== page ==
March 7, 2014 § 2 Comments
Last day of AWP, afternoon session. Panel title includes the words “surprise” and “unexpected.” I’m hoping for cake or cosplay characters or unfurling tooty horns, at the very least. I have failed to note the apple symbol next to the event description. Apple = pedagogy. Pedagogy = the least likely event type to feature cake or cosplay characters or tooty horns. Just goes to show. Expect one thing, and you will get something entirely different. Something unexpected.
For instance, there’s the woman in the second row. She distracts me from the authors — Michael Steinberg, Renee D’Aoust, Thomas Larson, Desirae Matherly — at the front of the room. I’m digitally recording the panel, so I cease taking notes and become obsessed with describing the shade of purple illuminating this woman’s long hair. The hue reminds me of Twilight Sparkle, of My Little Pony fame. Which is odd, because I don’t recall where this imagery could be coming from. I don’t even have children. I take a different tack, deciding it’s a brave purple. Better yet, a Radiant Orchid, the color of 2014, according to Pantone. Yet another association out of left field. Where am I getting this stuff? Further examination is in order.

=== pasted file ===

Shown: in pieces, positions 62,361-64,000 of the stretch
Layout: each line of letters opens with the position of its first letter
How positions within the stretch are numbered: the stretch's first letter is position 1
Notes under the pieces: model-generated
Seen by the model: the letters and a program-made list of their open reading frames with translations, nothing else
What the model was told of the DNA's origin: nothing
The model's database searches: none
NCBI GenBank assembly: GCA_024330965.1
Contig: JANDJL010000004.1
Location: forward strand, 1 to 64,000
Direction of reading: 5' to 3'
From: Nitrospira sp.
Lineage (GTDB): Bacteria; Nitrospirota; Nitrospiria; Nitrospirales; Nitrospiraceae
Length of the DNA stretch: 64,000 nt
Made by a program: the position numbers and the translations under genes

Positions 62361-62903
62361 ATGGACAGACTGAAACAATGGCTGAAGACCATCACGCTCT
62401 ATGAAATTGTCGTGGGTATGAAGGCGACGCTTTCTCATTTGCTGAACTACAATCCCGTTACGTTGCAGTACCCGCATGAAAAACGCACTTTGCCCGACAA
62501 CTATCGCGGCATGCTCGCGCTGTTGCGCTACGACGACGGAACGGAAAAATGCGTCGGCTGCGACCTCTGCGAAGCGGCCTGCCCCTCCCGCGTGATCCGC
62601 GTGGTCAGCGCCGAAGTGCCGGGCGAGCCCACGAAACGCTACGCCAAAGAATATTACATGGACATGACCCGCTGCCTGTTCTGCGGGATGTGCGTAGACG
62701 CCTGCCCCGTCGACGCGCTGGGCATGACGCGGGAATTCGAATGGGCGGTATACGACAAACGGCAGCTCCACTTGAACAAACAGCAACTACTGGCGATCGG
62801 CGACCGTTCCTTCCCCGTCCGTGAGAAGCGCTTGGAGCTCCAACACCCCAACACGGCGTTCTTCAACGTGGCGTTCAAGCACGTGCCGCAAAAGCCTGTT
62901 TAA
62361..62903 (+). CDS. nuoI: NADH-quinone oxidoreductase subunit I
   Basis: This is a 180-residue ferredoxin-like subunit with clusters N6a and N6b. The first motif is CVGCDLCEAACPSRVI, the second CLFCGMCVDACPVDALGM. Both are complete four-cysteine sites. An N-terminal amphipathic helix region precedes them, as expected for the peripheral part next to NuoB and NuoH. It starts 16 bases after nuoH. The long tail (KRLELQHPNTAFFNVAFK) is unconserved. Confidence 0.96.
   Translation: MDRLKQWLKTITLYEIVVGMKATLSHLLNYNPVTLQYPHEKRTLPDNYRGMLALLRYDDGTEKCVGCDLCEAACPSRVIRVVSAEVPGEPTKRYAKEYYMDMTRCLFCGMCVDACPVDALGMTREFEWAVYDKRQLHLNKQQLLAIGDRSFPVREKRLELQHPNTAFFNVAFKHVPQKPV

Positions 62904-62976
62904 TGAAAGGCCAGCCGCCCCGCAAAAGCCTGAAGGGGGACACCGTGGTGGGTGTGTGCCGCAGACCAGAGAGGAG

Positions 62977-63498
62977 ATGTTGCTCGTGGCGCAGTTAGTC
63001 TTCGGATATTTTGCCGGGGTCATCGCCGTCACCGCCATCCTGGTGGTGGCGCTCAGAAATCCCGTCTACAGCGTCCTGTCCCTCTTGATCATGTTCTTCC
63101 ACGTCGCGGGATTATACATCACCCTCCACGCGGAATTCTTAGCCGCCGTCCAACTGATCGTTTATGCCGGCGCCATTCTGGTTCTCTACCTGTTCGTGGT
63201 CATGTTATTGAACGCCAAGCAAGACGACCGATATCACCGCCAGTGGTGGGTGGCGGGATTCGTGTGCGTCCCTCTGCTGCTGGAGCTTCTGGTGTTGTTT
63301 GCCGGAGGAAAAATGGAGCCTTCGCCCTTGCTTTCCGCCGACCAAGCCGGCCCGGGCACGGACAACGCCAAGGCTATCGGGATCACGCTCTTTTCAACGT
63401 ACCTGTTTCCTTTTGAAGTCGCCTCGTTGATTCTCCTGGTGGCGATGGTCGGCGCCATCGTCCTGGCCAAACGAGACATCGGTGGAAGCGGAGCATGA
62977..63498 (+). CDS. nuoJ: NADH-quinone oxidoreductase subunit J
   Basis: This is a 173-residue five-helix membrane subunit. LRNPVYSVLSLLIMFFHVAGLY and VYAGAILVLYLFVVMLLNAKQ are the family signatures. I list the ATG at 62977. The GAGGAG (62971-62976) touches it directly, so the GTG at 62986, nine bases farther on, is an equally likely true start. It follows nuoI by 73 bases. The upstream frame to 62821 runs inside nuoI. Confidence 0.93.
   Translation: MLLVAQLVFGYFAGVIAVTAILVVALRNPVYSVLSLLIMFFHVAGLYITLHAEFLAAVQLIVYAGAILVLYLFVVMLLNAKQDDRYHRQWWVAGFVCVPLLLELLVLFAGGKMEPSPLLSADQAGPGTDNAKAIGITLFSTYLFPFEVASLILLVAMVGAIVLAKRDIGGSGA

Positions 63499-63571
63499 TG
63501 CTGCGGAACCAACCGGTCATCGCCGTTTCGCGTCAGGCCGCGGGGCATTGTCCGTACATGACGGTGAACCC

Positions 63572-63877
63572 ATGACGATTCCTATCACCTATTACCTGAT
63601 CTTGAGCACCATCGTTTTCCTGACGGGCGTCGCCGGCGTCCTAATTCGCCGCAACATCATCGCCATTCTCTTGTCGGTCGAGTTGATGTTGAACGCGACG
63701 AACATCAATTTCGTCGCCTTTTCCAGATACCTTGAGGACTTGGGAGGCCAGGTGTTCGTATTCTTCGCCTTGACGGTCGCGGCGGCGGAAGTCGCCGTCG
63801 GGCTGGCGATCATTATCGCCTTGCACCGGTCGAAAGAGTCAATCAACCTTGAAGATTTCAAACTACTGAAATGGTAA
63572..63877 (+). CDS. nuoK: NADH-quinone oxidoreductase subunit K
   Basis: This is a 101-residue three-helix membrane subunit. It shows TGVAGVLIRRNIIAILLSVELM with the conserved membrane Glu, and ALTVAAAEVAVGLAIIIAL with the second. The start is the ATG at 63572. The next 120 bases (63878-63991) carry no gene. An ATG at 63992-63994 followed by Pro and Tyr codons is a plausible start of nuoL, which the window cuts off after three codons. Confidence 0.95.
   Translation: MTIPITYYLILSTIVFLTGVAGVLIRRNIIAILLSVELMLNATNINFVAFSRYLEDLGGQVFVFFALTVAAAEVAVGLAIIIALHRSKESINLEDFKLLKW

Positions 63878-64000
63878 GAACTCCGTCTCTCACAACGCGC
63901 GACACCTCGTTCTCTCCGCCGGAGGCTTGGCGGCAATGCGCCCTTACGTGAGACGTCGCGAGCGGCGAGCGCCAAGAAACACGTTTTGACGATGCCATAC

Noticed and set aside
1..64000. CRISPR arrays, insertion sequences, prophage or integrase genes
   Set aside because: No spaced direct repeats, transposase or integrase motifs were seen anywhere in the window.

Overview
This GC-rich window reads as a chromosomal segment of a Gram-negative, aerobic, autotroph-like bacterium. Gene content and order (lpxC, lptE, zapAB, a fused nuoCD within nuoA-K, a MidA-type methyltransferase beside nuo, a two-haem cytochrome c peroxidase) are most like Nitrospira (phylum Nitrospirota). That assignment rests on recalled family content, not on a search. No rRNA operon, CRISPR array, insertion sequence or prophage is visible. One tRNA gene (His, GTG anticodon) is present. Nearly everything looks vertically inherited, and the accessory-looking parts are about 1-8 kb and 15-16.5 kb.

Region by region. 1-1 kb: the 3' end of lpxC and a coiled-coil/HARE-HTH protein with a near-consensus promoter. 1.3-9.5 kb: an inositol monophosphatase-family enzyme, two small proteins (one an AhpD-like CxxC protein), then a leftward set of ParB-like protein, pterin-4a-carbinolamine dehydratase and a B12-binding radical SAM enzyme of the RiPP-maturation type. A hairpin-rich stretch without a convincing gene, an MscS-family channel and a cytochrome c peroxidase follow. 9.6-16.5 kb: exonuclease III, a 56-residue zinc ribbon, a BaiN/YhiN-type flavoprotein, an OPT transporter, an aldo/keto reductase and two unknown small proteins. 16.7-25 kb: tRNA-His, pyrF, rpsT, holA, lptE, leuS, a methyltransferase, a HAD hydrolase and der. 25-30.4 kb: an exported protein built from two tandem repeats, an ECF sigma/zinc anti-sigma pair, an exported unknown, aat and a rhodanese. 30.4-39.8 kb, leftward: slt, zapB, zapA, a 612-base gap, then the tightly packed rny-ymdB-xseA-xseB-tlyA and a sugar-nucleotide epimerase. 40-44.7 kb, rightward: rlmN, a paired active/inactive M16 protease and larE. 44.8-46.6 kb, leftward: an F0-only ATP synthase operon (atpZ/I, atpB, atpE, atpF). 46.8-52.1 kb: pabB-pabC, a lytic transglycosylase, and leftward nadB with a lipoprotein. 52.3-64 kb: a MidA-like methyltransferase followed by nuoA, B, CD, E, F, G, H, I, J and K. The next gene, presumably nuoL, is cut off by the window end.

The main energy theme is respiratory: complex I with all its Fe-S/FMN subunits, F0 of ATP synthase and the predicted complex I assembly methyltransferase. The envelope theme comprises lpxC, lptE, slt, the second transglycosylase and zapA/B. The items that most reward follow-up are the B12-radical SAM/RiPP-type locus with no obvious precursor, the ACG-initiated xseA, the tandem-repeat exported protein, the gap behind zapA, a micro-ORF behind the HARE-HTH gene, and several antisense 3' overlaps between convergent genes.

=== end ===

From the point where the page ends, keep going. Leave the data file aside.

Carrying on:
Oddly enough, these surprising associations feed into what panelist Desirae Matherly is saying about subtext. She talks about the surprises in finding something to write about and encountering the “aha”, or “whatever underlies the piece we sit down to write.” She talks about learning to recognize and work with the unexpected material generated in an essay.
Similarly, Tom Larson speaks of outlines, of making plans where none existed. “The shitty first draft is the plan,” he posits. “And the outline it manifests is the surprise.”
Yes, I think. Sound the tooty horns. All hail the shitty first draft. Let it go where it wants, and see where it takes you. All hail the purple hair in the second row.
PS: After the panel ends, and I literally bump into the cosplay Ork with the battle axe coming off the escalator, I am only a little surprised.
Ann Beman is nonfiction editor for The Los Angeles Review, and prose reviews editor for the museum of americana. She lives with her husband and two whatchamaterriers in California’s Southern Sierra in Kernville on the Kern River, Kern County. Cue the banjoes.